Variations in RAS genes lead to RAS proteins that are resistant to GTPase, so that GTP-remains permanently bound and the receptor remains "on" providing a continual growth stimulus to cells. Such activating RAS variants are common, having been detected in colorectal cancer, lung cancer, pancreatic cancer, and melanoma.

Variations in NRAS are detectable in 15–30% of melanomas, clustering at codons 12, 13, and 61 (25, 26). These NRAS variants are the second most common oncogenic “driver” mutation in malignant melanomas, behind alternations in BRAF (26).

NRAS variants are associated with more aggressive melanomas, and generally a poorer prognosis (26). Currently, no therapies that specifically target NRAS have been approved. However, in the near future newer targeted therapies will likely provide effective treatment options for NRAS-variant melanoma (26, 27). Off-label, MEK inhibitors, especially in combination with other agents, have exhibited some efficacy in NRAS-variant melanoma.

NRAS variants are also associated with a number of other conditions, including Noonan syndrome (type 6), somatic rectal cancer, follicular thyroid cancer, autoimmune lymphoproliferative syndrome, and juvenile myelomonocytic leukemia.

Genetic Testing

The NIH Genetic Testing Registry, GTR, displays genetic tests that are currently available for the genes BRAF and NRAS.

The FDA-approved label for vemurafenib states that the presence of the BRAF V600E mutation should be confirmed in tumor specimens using an FDA-approved test before starting treatment with vemurafenib. The label also states that vemurafenib is not indicated for treatment of patients with wild-type BRAF melanoma.

Therapeutic Recommendations based on Genotype

This section contains excerpted1 information on gene-based dosing recommendations. Neither this section nor other parts of this review contain the complete recommendations from the sources.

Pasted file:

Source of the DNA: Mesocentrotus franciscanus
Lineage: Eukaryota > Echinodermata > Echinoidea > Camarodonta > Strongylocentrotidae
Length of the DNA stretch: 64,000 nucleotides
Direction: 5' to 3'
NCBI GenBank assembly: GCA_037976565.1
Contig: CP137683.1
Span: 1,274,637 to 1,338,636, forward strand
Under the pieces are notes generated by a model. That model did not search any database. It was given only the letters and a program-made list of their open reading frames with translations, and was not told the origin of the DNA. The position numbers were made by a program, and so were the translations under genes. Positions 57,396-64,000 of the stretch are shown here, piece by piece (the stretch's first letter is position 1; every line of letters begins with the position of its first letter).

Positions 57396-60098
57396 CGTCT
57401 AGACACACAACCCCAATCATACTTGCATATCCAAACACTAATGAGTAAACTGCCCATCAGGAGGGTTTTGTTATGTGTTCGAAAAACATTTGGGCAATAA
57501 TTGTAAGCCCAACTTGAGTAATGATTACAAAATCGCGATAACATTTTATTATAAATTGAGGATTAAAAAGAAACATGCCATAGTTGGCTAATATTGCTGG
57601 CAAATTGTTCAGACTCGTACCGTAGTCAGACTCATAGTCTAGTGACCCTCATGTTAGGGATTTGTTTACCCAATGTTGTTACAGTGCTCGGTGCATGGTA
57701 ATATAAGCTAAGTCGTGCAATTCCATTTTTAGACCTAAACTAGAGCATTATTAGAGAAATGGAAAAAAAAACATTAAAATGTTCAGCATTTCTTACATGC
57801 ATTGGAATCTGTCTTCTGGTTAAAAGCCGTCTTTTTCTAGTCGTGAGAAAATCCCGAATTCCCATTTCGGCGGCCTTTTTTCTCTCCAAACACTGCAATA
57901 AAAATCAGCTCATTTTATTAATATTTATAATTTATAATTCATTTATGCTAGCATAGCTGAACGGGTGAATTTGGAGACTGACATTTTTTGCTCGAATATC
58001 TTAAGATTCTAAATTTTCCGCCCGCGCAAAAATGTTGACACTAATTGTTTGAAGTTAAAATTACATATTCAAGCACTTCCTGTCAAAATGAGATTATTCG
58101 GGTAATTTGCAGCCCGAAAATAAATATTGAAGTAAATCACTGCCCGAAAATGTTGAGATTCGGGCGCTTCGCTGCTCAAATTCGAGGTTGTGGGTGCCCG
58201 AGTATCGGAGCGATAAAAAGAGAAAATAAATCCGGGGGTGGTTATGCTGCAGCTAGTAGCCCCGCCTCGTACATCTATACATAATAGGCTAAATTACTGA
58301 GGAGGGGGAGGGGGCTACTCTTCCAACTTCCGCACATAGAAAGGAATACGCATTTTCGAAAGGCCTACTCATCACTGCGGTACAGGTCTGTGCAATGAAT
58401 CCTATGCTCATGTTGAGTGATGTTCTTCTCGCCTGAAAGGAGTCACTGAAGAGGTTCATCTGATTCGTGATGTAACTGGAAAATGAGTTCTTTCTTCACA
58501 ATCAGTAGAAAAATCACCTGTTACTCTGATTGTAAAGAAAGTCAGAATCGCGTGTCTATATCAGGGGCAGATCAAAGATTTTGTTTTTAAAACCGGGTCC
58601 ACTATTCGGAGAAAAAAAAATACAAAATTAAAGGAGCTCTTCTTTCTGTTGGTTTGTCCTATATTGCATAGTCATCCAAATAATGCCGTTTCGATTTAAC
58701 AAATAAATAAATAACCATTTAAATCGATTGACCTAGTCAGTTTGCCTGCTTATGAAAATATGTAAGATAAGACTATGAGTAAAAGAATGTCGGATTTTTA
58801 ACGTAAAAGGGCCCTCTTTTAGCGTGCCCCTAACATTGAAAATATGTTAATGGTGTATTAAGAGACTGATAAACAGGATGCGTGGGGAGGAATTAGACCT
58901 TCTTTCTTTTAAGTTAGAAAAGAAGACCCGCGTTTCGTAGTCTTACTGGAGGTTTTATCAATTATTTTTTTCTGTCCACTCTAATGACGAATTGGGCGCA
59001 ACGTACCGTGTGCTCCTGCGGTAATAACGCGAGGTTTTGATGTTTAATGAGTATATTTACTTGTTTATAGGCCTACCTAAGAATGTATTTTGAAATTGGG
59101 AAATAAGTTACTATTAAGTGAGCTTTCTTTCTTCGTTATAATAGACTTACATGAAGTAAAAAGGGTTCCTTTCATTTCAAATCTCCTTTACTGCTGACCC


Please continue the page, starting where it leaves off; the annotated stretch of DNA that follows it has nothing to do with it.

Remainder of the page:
2016 Statement from the US Food and Drug Administration (FDA):

Vemurafenib is indicated for the treatment of patients with unresectable or metastatic melanoma with BRAF V600E mutation as detected by an FDA-approved test.

Limitation of Use: Vemurafenib is not indicated for treatment of patients with wild-type BRAF melanoma.

Patient Selection: Confirm the presence of BRAF V600E mutation in tumor specimens prior to initiation of treatment with Vemurafenib. Information on FDA-approved tests for the detection of BRAF V600 mutations in melanoma is available at http://www.fda.gov/CompanionDiagnostics.

Please review the complete therapeutic recommendations that are located here: (3)

Nomenclature

Selected BRAF variants

Common allele nameAlternative namesHGVS reference sequencedbSNP reference identifier for allele location
CodingProtein
V600E p.Val600Glu NM_004333.4:c.1799T>A NP_004324.2:p.Val600Glu rs113488022
V600K p.Val600Lys NM_004333.4:c.1798_1799delGTinsAA NP_004324.2:p.Val600Lys rs121913227
V600R p.Val600Arg NM_004333.4:c.1798_1799delGTinsAG NP_004324.2:p.Val600Arg rs121913227
V600D p.Val600Asp NM_004333.4:c.1799_1800delTGinsAT NP_004324.2:p.Val600Asp rs121913377

Selected NRAS variants

Common allele nameAlternative namesHGVS reference sequencedbSNP reference identifier for allele location
CodingProtein
NRAS G12V p.Gly12Val NM_002524.4:c.35G>T NP_002515.1:p.Gly12Val rs121913237
NRAS G13R p.Gly13Arg NM_002524.4:c.37G>C NP_002515.1:p.Gly13Arg rs121434595
NRAS Q61R p.Gln61Arg NM_002524.4:c.182A>G NP_002515.1:p.Gln61Arg rs11554290
NRAS Q61K p.Gln61Lys NM_002524.4:c.181C>A NP_002515.1:p.Gln61Lys rs121913254

Guidelines for the description and nomenclature of gene variations are available from the Human Genome Variation Society (HGVS): http://www.hgvs.org/content/guidelines

Acknowledgments

The author would like thank Paul B. Chapman, MD, Medical Oncologist and Head of the Melanoma Section Clinical Immunology Service, Memorial Sloan Kettering Cancer Center, New York; Avadhut Joshi, PhD, Clinical Pharmacogenomics Lead, Translational Software, Bellevue, Washington; Matthew Hardison, PhD, FACMG, Director of BioPharma Laboratory, Aegis Sciences Corporation, Nashville, TN; and Pamala A. Pawloski, PharmD, Research Investigator, HealthPartners Institute, Bloomington, MN; for reviewing this summary.

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Bookshelf ID: NBK447416PMID: 28809522